My verdict: Despite the publisher's claims, I suspect that Pirate Latitudes was either unfinished or unpolished and got some attention from a second author. In many places the diction is remarkably more prosaic and stylistic than the usual airport novel fare Crichton turned out. However, the general plot outline—everything that can possibly go wrong, does—is definitely Crichton's. Even the title, I suspect, wasn't Crichton's since it has a literal meaning (the geographical latitudes where pirates operated) and a figurative one (the moral latitudes of said pirates). That said, the treatment of the moral excessess of the pirates (and their acquaintances) is just that: excessive. The violence is graphic, the language is coarse, and the sex is unrestrained (but at least we're spared explicit descriptions). In short: Crichton has written better novels, that at least have a point (e.g. Jurassic Park).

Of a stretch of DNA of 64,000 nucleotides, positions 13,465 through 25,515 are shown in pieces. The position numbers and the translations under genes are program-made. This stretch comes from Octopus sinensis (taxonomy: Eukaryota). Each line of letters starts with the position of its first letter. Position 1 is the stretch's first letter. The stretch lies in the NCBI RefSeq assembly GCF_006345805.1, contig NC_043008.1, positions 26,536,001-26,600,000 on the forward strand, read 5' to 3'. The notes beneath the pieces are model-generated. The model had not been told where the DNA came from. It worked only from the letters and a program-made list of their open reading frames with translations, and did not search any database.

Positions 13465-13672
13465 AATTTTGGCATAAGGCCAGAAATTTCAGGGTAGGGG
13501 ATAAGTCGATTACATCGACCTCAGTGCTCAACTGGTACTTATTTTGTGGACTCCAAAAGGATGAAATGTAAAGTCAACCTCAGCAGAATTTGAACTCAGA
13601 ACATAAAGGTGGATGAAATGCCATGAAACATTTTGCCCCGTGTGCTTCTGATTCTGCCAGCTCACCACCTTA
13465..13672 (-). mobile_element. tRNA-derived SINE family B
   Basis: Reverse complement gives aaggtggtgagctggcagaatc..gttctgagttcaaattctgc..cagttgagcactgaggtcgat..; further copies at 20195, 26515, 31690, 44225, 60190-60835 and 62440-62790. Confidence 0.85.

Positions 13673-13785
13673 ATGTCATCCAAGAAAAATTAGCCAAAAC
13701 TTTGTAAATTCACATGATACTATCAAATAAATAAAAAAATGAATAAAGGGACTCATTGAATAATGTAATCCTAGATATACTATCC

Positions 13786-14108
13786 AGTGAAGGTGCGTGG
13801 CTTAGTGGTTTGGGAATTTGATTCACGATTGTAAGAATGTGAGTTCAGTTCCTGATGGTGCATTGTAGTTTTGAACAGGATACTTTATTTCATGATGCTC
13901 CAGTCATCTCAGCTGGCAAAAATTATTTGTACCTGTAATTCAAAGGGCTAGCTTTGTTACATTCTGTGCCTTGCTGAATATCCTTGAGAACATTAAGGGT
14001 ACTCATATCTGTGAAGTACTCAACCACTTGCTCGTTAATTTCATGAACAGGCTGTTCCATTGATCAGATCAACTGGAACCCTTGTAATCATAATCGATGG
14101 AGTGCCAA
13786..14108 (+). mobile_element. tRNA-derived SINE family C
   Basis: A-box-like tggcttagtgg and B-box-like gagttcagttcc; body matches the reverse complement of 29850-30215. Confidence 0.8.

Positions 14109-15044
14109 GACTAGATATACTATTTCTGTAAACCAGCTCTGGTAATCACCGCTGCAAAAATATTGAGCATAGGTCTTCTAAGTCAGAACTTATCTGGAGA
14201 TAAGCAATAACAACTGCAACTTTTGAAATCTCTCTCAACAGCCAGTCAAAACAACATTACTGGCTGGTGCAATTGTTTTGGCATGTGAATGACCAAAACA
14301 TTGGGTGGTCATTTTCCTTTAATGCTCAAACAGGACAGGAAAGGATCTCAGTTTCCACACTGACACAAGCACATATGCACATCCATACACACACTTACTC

See http://en.wikipedia.org/wiki/Michael Crichton#Illness and death.
 Actually, it's about privateers, and the distinction between privateers and pirates is a plot point, so it's too bad the novel is called Pirate Latitudes.
 See http://en.wikipedia.org/wiki/Pirate Latitudes#Background history.
 There was also a perplexing scene where a female character begins a séance and feels a presence enter the room with her. The scene ends there and is never revisited. What was the point of that? Perhaps this novel wasn't finished, after all?
Rusty cannon on a Caribbean isle is by Atiemann, available at http://commons.wikimedia.org/wiki/File:Hillsborough Carriacou.jpg.